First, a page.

Speaking for myself, I don’t feel too worried, I always was a bit leery with giving Facebook access to my actual information. They do have my birthday, and where I went to school, but nearly everything else I put in my profile was faux information, or things available elsewhere. For a long time, I’ve used the Facebook API and other tools1 to automatically post photos from Flickr, Instagram, blog entries, etc. But who knows, perhaps I wasn’t careful enough to always delete my Facebook cookies, and so they scraped more information about me than I know. I did use the Facebook app for a few months before deleting it off of my iOS devices, but all it takes is a moment of unguarded attention, and the freaks at Facebook will vacuum up everything not nailed down. So the dark web may know more about me than I know. 

In Your Bubble Where Nothing Goes Wrong
In Your Bubble Where Nothing Goes Wrong

Barbara Ortutay adds:

 

On Monday all Facebook users will receive a notice on their Facebook feeds with a link to see what apps they use and what information they have shared with those apps. They’ll have a chance to delete apps they no longer want. Users who might have had their data shared with Cambridge Analytica will be told of that. Facebook says most of the affected users are in the U.S.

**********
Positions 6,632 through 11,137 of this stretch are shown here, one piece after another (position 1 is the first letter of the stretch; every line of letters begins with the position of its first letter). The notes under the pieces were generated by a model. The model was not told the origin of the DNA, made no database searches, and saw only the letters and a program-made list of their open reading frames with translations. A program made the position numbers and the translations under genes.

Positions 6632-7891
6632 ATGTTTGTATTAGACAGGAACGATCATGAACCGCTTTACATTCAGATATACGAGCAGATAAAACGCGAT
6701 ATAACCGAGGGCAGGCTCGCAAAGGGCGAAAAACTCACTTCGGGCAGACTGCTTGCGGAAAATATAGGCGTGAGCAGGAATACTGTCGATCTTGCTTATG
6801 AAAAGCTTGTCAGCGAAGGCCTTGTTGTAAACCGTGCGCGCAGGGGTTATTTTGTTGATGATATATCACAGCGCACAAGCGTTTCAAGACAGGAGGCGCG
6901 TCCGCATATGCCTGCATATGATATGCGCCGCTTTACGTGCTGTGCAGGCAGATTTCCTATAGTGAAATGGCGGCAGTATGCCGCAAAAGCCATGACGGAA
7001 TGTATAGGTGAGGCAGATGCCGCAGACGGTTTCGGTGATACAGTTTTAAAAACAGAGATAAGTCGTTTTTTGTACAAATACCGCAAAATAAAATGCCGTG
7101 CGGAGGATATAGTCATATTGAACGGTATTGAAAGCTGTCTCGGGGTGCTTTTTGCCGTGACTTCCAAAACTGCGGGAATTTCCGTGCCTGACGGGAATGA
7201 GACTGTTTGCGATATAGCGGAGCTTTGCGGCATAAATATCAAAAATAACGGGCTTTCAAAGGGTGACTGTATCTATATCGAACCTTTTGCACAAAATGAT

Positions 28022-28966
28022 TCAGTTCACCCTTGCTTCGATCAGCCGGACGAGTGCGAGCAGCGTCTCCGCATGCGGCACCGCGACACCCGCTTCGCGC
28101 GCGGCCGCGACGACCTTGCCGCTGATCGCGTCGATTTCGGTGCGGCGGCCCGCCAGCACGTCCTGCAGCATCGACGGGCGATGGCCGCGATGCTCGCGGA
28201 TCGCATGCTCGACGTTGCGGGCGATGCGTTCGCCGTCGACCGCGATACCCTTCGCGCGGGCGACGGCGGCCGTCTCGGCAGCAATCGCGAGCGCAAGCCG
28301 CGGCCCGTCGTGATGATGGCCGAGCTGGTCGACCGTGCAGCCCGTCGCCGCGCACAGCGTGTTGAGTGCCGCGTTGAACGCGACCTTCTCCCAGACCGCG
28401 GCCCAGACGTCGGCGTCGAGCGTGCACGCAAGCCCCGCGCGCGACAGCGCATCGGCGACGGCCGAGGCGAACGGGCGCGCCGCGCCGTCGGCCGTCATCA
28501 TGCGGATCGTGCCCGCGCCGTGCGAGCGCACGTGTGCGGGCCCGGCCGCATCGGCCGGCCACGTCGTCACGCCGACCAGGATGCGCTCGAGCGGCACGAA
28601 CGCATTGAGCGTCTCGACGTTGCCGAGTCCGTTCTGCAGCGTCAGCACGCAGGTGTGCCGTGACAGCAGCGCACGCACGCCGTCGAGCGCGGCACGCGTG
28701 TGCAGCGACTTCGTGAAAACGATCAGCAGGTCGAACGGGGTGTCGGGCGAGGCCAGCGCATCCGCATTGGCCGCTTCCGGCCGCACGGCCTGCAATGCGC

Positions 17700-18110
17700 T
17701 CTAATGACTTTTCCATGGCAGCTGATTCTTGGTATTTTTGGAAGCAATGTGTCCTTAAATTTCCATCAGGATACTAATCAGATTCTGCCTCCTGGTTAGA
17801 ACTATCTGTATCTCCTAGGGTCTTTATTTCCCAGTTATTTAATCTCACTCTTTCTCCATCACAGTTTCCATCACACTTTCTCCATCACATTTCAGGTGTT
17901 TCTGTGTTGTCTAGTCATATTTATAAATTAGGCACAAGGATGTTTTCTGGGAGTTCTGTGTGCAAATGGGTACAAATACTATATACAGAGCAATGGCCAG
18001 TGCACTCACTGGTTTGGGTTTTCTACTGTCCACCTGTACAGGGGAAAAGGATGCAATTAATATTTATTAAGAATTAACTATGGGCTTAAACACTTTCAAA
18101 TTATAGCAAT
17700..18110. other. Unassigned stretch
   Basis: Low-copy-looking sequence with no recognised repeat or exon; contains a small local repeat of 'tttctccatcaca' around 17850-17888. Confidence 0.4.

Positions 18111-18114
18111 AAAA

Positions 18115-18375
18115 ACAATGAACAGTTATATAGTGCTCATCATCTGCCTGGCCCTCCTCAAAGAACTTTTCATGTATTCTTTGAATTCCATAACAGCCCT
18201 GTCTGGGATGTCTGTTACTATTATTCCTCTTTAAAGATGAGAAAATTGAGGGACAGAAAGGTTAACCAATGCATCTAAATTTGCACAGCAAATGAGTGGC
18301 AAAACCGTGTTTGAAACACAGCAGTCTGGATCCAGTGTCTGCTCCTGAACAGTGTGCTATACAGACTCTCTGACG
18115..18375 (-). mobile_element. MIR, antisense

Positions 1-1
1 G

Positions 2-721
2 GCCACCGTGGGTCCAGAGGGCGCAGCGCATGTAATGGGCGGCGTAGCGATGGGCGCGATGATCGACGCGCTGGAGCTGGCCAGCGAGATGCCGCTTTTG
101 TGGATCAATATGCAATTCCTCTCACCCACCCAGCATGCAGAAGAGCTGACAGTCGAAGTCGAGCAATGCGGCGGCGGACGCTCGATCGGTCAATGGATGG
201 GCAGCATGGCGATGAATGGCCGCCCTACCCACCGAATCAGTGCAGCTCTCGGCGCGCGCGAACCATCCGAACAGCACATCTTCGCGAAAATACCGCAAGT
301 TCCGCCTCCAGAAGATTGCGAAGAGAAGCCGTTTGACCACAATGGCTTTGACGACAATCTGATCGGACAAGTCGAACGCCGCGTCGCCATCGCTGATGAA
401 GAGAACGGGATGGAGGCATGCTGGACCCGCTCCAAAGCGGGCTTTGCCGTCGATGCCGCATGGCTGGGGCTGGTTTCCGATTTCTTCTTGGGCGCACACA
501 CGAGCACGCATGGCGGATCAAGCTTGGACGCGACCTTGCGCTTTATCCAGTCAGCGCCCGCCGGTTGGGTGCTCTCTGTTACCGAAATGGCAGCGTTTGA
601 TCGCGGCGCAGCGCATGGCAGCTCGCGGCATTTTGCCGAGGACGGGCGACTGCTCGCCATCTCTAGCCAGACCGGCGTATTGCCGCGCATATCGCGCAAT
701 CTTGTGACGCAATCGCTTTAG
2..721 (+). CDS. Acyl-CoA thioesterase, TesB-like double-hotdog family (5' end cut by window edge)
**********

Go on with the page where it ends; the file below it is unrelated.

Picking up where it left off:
As part of the steps it’s taking to address scrutiny about outsiders’ access to user data, Facebook outlined several changes to further tighten its policies. For one, it is restricting access that apps can have to data about users’ events, as well as information about groups such as member lists and content.

In addition, the company is also removing the option to search for users by entering a phone number or an email address. While this helped individuals find friends, Facebook says businesses that had phone or email information on customers were able to collect profile information this way. Facebook says it believes most of its 2.2 billion users had their public profile information scraped by businesses or various malicious actors through this technique at some point. Posts and other content set to be visible only to friends weren’t collected.

This comes on top of changes announced a few weeks ago. For example, Facebook has said it will remove developers’ access to people’s data if the person has not used the app in three months.

 

 

(click here to continue reading Facebook scandal affected more users than thought: up to 87M – Chicago Tribune.)

Sure, sure. I bet that will solve everything.

Footnotes:
  1. IFTTT, for instance []

Written by Seth Anderson

April 5th, 2018 at 11:24 am

Posted in Advertising,Business

Tagged with ,

Advertisers Drop Laura Ingraham

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Streets slick with regret
Streets slick with regret…

Daniel Victor of the NYT writes:

Laura Ingraham, a Fox News host, apologized under pressure on Thursday for taunting a survivor of the school shooting in Parkland, Fla., as at least eight companies confirmed they would pull advertising from her show.